• [0020]
    [0020]FIG. 1 illustrates the method 5 of the present invention. In step 10, the executable program and the symbol table corresponding to this program are loaded into firmware. As the program runs 20, a determination is made if an error has occurred 30. Identification of an error may be the result of a prohibited pattern of bits, an interrupt signal, a time out, a value which is out of bounds, and the like. Unless an error is detected, the program periodically checks for the presence of a stop command 40. The stop command may be a flag bit loaded into a status register, a buffered user input, or the like. The user input may come through a graphical user interface input, a manually activated button, and the like. Barring receipt of a stop command, normal mode processing continues 20. If an error is determined to have occurred 50, the system enters a debug mode. A graphical user interface may be used to view a data dump including symbol name, symbol address, value of the symbol, and the like. After debugging, if a user chooses to rerun the program 80, processing continues 20; otherwise, program execution stops 90.
  • [0021]
    [0021]FIG. 2 illustrates a first embodiment of the method of loading the symbol table in the firmware of the present invention. Various techniques may be used to extract the symbol table from a linker output file 110. For example, the symbol table may be extracted by software code which recognizes the start and end locations of the symbol table. Individual symbol names and associated data may be extracted by parsing through the extracted symbol table. The software code may create associations between addresses in the linker output file and the symbols. These associations identify each symbol by one address. Each address is one or more bytes long. Further processing by the software code may assign various information regarding the symbol, such as a null termination character. The symbol and information associated with the symbol is stored 120 in memory for later processing. The firmware is loaded with an executable program 130. Afterward, the program may load the symbol table in the firmware 140, then stop processing 150. Various techniques may be employed to extract to symbol table from the linker output file and convert the symbol table to a format used by the run time firmware. An example is provided immediately below in pseudo code.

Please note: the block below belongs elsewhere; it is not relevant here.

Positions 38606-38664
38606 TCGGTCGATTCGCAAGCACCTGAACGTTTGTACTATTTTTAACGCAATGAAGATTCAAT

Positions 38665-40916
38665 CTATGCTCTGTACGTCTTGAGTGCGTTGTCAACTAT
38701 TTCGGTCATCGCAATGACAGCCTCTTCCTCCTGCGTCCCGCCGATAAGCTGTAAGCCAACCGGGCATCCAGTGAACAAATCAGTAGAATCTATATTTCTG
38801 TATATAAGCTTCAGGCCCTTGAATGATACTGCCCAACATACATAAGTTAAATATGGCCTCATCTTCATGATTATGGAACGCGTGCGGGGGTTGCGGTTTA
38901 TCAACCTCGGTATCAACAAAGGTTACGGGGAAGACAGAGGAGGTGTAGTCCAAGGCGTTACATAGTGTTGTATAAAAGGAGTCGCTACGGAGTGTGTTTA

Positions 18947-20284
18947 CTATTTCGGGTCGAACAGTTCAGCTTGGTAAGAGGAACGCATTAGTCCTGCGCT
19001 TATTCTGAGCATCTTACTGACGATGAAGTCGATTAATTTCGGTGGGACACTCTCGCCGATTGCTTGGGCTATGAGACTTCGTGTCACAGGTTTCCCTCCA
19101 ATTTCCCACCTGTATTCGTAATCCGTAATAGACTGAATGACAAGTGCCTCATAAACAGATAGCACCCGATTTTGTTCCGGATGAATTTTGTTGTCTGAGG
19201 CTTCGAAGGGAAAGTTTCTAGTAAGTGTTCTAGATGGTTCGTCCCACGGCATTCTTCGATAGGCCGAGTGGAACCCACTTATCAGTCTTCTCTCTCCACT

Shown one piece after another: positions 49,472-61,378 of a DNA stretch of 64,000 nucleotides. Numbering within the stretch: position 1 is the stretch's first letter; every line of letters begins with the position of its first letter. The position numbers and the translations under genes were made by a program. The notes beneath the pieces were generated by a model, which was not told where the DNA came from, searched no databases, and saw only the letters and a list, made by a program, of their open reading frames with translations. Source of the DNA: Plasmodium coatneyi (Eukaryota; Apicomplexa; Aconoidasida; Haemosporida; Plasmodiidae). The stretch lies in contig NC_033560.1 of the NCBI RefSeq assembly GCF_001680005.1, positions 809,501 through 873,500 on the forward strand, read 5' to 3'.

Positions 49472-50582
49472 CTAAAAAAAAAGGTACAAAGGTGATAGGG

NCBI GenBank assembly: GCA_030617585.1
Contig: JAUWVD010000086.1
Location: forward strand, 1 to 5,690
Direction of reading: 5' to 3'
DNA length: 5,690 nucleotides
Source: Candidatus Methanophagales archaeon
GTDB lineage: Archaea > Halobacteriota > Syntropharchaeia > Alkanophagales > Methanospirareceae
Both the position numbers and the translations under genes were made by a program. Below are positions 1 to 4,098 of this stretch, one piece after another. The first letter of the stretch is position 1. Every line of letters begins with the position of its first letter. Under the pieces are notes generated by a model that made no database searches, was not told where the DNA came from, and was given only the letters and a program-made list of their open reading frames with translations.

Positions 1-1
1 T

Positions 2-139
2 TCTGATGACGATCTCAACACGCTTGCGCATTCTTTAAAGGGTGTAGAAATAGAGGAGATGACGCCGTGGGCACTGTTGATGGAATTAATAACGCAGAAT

Program EXTRACT
    Identify start of symbol table
    Loop to parse through body of symbol table
    Find start of symbol
    Retrieve symbol name and associated information
    If symbol is not the null character, return to loop
    End Program EXTRACT
    Program CROSS REFERENCE
    N = 1
    Loop
    Retrieve symbol name N
    Find symbol name N as represented in executable firmware
    binary image
    Cross reference symbol name to corresponding locations
    in the executable firmware binary image
    Increment N
    If symbol name N is not equal to the NULL character,
    return to loop
    End Program CROSS REFERENCE
  • [0022]
    A specific implementation of a software routine for extracting the symbol table is provided below.
    /*
    ****************************************************************
    *****
    *
    *
    * This program generates a .SYM file from an ELF file.
    * A .SYM file contains a binary copy of the symbol table.
    * The format is “symbol string”, NULL, 4-byte address (LE). The string is
    * null-terminated and not quoted. The list is terminated by a null.
    *
    ****************************************************************
    *****
    */
    #include <stdio.h>
    #include <stdlib.h>
    #include <fcntl.h>
    #include <io.h>
    #include <string.h>
    #include “elf/common.h”
    #include “elf/external.h”
    /*
     * declare internal macros
     */
    /*
     * declare internal typedefs
     */
    typedefunsigned char uchar;
    typedefunsigned int uint;
    typedefunsigned long ulong;
    typedefunsigned short ushort;
    /*
     * declare internal function prototypes
     */
    static void dofile(FILE *ifp, char *fname);
    static void dosect(FILE *infile, uint size);
    static void send(char *p, int n);
    static void doSyms(FILE *fp, Elf32_External_Ehdr *ehdr);
    char *usage[] = {
    “usage: ElfToSym file”,
    “\tgenerate binary symbol records for appending to a firmware image.”,
    “\tThe output (binary) is send to stdout.”,
    0};
    int  filecount = 0;
    /*
     ****************************************************************
     *****
     *
     * Main function
     *
     * Process the command line arguments and then convert each file
     */
    main(int argc, char *argv[])
    {
    FILE *fp;
    int i,j;
    for (i=1;i<argc;i++) { /* first find all the options */
    if (argv[i] [0] == ‘−’) { /* must be an option */
    fprintf(stderr,“%s: bad option\n”,argv[i]);
    for (j=0;usage[j];j++)
    fprintf(stderr,“%s\n”,usage[j]);
    exit(−1);
    } else /* must be a file */
    filecount++;
    }
    _setmode(_fileno(stdout),_O_BINARY);
    if (filecount == 0)
    dofile(stdin, “stdin”);
    else {
    for (i=1;i<argc;i++) { /* do the files */